Tell us about the research that went into the making of this novel. Was it a lot or a little? Describe the project of this novel from conception to completion.
I wanted to set a book in the Blue Mountains, in a place where there was snow, because I had the idea of the hotel snowed in and bad stuff happening: kind of like The Shining but without the supernatural. As soon as I mentioned it to people, they started offering me research advice. The first piece of advice was from my agent here in Australia, Selwa Anthony, who suggested I look up the Hydro Majestic Hotel in the Blue Mountains, as it was an old hotel that was being renovated. I drove up the mountains and climbed over the hurricane fence and wandered around the beautiful old crumbling hotel for an hour. The view from the back fence out over the Megalong Valley was incredible, and I knew it hadn’t changed for hundreds of years, that many other people had taken in that view before me and many more would in the future. It was incredibly inspiring.
Then when I mentioned the story to my mother, she told me firmly that I needed to read Grandma’s memoir, and determinedly unpacked an old box and found a thick wad of typewritten pages. Grandma had worked as a waitress at the Wentworth—Sydney’s finest hotel—in the 1920s. The memoir was full of the kind of information I simply wouldn’t have gotten anywhere else: the dresses, the dance parties, the attitudes. All of it in such rich language and detail. Every dress Grandma describes in the memoir—hers and the guests’—made it into the manuscript. I had a research assistant to help me with other bits and pieces, but Grandma’s memoir was a gift, and I wrote the book very quickly.
I always plot the novels out in advance, which saves a lot of time and allows me to plan for the key turning points. When I wrote the prologue, I already knew it would appear in the novel about two-thirds of the way through, so in a way I was writing toward that terrible scene from the start. It gives the plot such momentum if you know exactly where you’re going. But as I do in all my books, I try to give the characters lots of problems to solve. It makes them grow and become more interesting.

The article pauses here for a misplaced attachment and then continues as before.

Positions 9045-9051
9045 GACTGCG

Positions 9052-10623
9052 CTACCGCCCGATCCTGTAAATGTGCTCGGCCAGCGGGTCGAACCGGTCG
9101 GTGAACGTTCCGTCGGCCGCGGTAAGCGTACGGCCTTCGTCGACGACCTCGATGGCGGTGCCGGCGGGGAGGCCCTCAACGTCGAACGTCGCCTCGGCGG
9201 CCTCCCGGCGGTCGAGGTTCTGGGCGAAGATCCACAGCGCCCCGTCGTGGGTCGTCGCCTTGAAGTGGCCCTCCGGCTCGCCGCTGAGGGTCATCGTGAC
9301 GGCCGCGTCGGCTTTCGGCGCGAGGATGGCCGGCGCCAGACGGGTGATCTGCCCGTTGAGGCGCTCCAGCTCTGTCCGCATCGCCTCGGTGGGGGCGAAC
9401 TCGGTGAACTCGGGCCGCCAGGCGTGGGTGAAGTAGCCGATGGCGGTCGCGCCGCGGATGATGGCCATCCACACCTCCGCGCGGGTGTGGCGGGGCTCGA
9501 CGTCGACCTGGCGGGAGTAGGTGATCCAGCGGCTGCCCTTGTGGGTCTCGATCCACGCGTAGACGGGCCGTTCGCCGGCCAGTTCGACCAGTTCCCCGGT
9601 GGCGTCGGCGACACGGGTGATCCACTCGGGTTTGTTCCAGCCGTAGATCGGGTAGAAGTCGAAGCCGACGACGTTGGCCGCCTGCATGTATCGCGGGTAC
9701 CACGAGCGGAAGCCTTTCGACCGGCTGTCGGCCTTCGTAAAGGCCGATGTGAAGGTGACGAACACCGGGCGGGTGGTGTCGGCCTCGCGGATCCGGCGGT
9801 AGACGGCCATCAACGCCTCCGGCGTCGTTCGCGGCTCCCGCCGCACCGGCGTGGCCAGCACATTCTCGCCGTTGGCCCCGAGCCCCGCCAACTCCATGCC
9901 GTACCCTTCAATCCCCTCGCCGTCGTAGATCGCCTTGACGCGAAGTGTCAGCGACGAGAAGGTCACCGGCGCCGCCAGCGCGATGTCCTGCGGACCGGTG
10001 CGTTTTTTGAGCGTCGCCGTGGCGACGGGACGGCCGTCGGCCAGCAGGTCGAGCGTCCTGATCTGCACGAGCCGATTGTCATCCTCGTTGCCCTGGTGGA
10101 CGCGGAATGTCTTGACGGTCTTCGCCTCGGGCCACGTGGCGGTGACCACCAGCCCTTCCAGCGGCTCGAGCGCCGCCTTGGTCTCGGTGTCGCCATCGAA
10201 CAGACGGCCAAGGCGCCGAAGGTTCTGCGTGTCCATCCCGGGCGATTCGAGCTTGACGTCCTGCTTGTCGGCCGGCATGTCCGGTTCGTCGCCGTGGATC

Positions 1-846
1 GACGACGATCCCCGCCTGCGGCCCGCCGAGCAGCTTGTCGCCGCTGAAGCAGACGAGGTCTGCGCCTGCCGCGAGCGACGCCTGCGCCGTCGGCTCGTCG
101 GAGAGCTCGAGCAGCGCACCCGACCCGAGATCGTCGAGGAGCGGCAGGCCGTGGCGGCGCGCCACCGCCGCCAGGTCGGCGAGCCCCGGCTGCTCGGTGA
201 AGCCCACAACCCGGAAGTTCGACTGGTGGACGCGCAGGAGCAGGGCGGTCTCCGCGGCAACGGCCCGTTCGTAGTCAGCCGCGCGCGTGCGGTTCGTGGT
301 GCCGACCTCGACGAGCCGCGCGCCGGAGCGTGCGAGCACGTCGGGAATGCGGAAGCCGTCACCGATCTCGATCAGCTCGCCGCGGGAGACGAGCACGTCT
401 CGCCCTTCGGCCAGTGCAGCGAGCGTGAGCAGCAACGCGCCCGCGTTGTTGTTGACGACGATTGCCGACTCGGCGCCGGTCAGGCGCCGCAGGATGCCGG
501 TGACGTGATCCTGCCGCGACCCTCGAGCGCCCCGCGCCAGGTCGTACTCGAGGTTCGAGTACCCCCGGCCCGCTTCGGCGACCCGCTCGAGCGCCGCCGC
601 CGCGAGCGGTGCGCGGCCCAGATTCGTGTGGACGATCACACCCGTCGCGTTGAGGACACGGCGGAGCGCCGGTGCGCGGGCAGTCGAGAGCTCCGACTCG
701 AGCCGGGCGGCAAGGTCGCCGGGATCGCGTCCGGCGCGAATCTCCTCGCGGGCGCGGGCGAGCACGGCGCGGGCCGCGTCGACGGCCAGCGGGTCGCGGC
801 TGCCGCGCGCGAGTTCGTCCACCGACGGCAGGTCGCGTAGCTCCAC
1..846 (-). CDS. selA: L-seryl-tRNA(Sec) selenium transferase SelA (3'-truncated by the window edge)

Do you agree that a theme of the novel is the burden—and freedom—of love? If not, what would you name as a major theme of the novel?
Yes, it is definitely about the burden and freedom of love. How love makes us responsible for each other in a way, which is perfect because we do all need each other. But that love with the right person means they take responsibility for you in some ways, too, letting you be free to become all that you can be.
Is Evergreen Falls a commentary on social class and position?
Everything I write is! I grew up very poor. My dad was on welfare: he was a drinker, and we never had anything. Even in these days where we aren’t supposed to have a class system, I see social inequality everywhere. I suppose I’ll never grow out of it.
Who is your favorite character in Evergreen Falls and why?
I love Flora because she tries so hard to do the right thing. She’s the person who is often overlooked because she’s not beautiful nor charming, but she is the person whose heart is true and whose mind is strong. I would like to be more like Flora. I have a horrible feeling I’m more like Violet: a bit flighty and vain.
Do you think any of the characters live happily ever after? Specifically, do Flora and Violet overcome their grief over Sam’s death? Is that even possible?
I do think it’s possible. I mentioned my father’s alcoholism earlier, and he died from it while he was still only in his forties. I adored him, and he was gone by the time I was twenty. But I overcame it and have gone on to live a wonderful life despite his negative influences. Substance abuse really is an awful thing, and there’s a sense that when you love somebody who is addicted to something, you always know you will lose them eventually, so you keep a little bit of steel in your heart. It’s like Neil Young said, “Every junkie is like a setting sun.”
In my mind, Violet and Clive had a good life, and Flora and her doctor were blissfully happy.
There is much overlap in the fear over Adam and his illness and the fear that Sam will never stop smoking opium. Does this type of craft decision imply something bigger about human nature, about our fears of letting people be who they need to be?
I think it’s more about how that responsibility to those we love, which I cited earlier, doesn’t guarantee us anything. We can’t keep people safe just by loving them. In a way, to love somebody is to always fear losing them. This story dramatizes that a little more keenly than most of us have to feel it.